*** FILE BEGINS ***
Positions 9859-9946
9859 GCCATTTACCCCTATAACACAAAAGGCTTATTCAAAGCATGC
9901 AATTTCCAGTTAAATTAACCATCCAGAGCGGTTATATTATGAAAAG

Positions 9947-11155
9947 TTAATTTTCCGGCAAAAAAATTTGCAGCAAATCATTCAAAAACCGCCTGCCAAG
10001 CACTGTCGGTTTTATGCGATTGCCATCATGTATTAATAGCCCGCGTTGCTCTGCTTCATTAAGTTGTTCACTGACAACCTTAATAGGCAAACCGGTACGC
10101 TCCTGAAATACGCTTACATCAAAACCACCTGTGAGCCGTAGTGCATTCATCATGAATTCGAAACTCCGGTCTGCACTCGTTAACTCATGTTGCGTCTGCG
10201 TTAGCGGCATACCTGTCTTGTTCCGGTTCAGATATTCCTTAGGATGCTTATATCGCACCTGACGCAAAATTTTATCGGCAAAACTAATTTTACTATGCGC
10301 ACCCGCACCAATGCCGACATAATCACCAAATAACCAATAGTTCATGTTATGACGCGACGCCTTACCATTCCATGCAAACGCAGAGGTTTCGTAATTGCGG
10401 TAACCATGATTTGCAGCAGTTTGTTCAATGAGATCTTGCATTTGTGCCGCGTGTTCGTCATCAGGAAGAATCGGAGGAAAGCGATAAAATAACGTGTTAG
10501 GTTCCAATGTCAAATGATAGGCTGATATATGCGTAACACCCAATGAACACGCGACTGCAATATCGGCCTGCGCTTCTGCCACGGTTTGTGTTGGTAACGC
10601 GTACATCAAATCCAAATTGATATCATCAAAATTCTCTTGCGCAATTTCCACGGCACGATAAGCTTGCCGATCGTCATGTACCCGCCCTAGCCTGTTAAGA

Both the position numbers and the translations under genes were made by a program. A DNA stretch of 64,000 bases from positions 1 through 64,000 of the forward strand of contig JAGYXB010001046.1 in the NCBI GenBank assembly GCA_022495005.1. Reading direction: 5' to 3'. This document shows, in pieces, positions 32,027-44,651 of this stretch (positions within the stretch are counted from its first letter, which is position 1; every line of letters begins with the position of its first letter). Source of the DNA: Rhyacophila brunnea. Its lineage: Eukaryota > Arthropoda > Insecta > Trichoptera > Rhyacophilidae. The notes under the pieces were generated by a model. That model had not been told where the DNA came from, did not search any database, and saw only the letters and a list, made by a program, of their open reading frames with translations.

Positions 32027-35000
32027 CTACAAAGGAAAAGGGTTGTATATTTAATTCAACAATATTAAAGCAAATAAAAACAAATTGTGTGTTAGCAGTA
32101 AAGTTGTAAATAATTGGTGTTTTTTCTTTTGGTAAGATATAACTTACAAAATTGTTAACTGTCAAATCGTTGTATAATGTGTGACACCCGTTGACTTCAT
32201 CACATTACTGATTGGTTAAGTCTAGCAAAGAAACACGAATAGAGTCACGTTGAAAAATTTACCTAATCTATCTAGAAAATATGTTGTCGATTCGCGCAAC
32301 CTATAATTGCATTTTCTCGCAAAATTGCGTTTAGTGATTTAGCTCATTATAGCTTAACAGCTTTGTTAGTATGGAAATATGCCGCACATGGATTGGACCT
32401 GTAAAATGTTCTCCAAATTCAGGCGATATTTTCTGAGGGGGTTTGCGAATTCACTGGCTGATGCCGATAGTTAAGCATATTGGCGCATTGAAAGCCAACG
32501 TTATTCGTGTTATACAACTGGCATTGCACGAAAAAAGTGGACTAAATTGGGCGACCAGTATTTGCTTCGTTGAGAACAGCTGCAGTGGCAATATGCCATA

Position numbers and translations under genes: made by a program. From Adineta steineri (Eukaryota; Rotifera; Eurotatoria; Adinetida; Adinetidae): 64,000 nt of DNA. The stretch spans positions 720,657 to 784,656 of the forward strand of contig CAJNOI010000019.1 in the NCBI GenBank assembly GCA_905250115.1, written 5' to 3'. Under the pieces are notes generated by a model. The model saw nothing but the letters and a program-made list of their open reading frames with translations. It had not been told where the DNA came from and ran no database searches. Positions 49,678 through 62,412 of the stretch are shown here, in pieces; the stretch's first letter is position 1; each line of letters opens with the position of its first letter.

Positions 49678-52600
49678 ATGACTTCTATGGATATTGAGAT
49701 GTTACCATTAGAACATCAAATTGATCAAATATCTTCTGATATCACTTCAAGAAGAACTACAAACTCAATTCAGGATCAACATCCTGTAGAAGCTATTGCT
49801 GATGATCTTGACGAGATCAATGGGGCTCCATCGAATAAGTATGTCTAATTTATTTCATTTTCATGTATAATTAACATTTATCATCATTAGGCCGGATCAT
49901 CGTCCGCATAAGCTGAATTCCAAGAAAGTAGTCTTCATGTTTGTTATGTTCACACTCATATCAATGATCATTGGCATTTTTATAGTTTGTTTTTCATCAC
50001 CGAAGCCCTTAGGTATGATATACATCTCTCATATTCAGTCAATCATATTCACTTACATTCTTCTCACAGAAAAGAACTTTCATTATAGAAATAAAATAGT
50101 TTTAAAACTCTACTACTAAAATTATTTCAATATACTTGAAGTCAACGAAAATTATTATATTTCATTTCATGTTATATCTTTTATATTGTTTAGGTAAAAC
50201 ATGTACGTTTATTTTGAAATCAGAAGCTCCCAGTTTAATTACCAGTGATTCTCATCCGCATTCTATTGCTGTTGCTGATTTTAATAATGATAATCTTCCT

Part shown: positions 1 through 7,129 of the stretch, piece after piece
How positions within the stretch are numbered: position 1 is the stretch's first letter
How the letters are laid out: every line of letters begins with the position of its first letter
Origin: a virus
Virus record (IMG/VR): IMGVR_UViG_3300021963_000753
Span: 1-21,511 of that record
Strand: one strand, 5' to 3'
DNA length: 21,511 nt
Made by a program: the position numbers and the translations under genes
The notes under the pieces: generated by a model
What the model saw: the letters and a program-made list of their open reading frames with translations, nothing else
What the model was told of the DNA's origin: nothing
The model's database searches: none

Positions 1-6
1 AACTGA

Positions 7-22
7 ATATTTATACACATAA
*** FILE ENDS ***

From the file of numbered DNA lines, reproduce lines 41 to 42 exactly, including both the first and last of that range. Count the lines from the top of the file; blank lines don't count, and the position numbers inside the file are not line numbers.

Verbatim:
What the model was told of the DNA's origin: nothing
The model's database searches: none